Hermeticism teaches that everything is mental. Every aspect of life, death, existence, non-existence- everything- exists in our mind. Whatever we have is the result of a thought we have had at some previous point, if not a thought we are still having. We create our reality with our mind. If we think about what we fear we are pulling that very thing into our lives. This is what some people refer to as the Law of Attraction. There are many names for it, and it is woven through all of the Hermetic Principles. (If you’re interested in learning more about the Hermetic Principles, request your FREE copy of my ebook here.)

Instead of focusing on what we fear, we should instead focus on things that bring us joy. Doing so will draw more joy into our lives. The Jewish world celebrated the holiday of Purim earlier this month. It is a holiday dedicated to joy and folly. Joy, however, doesn’t have to be relegated to one day. We can find joy in everything we do. We need it now more than ever. 

It’s easy to say we need to find joy in our lives, but it can be difficult to actually put it into practice in our everyday lives. For those who have a natural tendency toward fear, it can seem virtually impossible. But, it’s not. I know because I am one of those people. My natural reaction to negative things is to fear or become anxious. I have a lifelong struggle with anxiety. But, I make a conscious effort each day to push the fear away and look for things that bring me happiness. It does become easier over time, but there are days when I struggle. 

My best advice is to keep a gratitude journal. Each evening before bed, write down a list of things you are grateful for that day. Even if you only have one thing, that’s better than nothing. And, if you cultivate this into a daily practice you will notice that your list will start growing longer. If you’re struggling to come up with anything to find joy from, start with your breath. It’s always the best place to start in any situation. Find joy in the breath you have that gives you life. Did you see a flower today? That’s something that brings joy. You can take joy in the fact that you have a roof over your head and food to eat. It doesn’t matter what it is. Anything you are thankful for is something in which to find joy.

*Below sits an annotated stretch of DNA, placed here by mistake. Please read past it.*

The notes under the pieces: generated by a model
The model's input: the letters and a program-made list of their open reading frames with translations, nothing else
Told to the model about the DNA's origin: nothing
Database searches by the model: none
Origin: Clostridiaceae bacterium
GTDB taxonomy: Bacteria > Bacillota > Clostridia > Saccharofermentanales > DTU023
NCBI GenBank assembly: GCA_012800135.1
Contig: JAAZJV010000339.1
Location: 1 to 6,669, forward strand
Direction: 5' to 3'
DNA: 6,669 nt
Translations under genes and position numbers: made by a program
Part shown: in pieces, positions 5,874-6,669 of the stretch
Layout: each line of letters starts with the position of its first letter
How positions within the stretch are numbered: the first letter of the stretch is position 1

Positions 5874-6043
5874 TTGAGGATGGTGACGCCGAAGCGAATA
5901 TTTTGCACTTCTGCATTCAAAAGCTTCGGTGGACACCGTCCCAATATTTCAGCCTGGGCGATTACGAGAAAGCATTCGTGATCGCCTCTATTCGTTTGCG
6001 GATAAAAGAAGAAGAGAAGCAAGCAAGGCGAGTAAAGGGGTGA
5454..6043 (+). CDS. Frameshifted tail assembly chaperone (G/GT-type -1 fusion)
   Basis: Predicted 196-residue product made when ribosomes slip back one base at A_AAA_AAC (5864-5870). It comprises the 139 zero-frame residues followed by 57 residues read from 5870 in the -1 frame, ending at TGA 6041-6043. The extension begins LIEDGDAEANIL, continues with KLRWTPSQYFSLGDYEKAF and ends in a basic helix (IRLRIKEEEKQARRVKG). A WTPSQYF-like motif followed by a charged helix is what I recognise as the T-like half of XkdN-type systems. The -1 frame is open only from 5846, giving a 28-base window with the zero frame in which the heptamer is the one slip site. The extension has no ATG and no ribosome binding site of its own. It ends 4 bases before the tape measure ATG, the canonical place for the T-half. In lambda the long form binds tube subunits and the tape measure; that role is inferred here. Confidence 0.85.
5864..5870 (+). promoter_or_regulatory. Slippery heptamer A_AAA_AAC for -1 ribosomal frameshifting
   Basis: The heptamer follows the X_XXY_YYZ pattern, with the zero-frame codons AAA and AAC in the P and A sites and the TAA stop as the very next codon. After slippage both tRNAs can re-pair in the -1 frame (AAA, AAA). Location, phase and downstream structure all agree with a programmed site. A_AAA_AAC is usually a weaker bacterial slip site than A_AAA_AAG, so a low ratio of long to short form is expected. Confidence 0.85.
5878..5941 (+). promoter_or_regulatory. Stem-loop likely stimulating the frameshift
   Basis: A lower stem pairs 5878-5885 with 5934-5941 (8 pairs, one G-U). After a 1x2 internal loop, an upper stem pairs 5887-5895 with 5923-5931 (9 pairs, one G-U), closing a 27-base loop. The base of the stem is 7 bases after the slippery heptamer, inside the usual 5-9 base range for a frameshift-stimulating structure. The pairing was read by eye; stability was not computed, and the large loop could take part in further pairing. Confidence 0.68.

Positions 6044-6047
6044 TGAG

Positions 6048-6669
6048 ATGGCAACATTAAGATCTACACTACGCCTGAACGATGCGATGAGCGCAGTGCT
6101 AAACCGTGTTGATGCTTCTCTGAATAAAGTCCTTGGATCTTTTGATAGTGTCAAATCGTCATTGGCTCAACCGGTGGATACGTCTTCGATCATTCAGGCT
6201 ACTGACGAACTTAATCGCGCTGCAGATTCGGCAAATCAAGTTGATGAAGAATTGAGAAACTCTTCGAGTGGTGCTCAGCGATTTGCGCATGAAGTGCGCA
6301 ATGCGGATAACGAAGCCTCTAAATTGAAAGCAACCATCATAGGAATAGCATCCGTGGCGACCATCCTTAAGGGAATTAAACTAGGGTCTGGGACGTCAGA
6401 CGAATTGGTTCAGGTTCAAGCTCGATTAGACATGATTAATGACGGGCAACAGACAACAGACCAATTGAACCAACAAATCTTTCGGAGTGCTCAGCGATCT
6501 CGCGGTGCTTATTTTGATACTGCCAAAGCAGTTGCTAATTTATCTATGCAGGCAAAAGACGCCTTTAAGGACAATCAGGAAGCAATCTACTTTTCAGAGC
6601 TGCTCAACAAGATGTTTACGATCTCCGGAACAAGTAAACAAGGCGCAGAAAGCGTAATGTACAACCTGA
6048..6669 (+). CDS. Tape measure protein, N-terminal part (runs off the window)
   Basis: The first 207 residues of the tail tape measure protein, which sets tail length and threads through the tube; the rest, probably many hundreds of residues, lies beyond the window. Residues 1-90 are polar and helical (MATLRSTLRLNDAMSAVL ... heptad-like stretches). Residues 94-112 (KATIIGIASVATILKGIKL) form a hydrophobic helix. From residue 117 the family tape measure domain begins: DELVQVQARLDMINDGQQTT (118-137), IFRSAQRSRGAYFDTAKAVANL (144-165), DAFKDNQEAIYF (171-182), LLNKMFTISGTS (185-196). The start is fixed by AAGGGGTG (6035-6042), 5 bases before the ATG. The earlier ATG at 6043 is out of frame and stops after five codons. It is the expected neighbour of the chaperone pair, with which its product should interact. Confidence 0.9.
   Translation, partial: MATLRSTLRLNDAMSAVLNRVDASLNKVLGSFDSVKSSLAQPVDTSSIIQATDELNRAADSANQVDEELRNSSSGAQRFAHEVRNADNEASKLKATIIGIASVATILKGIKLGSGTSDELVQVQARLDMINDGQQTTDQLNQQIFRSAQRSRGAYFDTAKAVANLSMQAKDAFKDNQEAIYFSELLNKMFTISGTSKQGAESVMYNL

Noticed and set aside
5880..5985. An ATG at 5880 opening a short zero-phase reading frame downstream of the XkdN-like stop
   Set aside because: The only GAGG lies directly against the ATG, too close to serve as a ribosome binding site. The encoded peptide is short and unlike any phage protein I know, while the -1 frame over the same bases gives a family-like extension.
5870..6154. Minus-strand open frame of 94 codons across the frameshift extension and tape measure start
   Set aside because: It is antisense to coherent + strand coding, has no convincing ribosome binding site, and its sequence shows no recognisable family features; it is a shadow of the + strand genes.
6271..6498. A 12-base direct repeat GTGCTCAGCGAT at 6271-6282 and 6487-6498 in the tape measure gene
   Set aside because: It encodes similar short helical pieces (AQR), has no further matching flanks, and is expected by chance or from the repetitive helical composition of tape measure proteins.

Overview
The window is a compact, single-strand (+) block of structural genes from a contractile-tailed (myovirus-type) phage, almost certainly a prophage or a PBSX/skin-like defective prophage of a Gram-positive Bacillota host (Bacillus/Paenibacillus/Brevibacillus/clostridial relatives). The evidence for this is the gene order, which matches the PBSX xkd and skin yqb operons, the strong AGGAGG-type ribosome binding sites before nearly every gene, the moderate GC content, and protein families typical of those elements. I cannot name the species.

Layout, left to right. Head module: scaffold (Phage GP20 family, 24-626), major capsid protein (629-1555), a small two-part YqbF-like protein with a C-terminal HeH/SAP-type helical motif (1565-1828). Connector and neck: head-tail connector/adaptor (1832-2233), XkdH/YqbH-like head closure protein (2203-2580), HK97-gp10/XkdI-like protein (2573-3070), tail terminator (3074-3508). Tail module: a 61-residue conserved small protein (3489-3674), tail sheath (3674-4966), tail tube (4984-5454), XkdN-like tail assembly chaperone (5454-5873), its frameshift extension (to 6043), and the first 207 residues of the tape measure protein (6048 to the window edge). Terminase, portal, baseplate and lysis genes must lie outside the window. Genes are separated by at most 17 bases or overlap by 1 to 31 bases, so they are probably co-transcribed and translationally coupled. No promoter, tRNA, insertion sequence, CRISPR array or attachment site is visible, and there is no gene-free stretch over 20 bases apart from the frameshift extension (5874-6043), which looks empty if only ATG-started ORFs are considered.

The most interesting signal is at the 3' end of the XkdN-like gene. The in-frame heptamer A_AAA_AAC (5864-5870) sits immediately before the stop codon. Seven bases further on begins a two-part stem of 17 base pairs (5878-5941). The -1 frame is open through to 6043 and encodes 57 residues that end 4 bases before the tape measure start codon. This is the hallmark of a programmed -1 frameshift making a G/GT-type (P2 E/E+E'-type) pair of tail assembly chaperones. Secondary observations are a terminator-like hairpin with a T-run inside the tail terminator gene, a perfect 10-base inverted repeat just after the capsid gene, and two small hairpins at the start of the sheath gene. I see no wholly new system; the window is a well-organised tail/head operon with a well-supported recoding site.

No matter how small, find something each day to be thankful for, something that brings a little bit of happiness into your life, something that puts a smile on your face. When you find yourself in the midst of fear, stop and find something to be thankful for. If this isn’t something you are used to doing you will find that you fail at it. That’s ok. Keep going. Keep doing it. Work through the struggle. It will get easier. You will find that in time you are thankful more often than you are fearful. That’s when you’ll start noticing things changing in your life. You attract what you think about.

Jewitch Wheel of the Year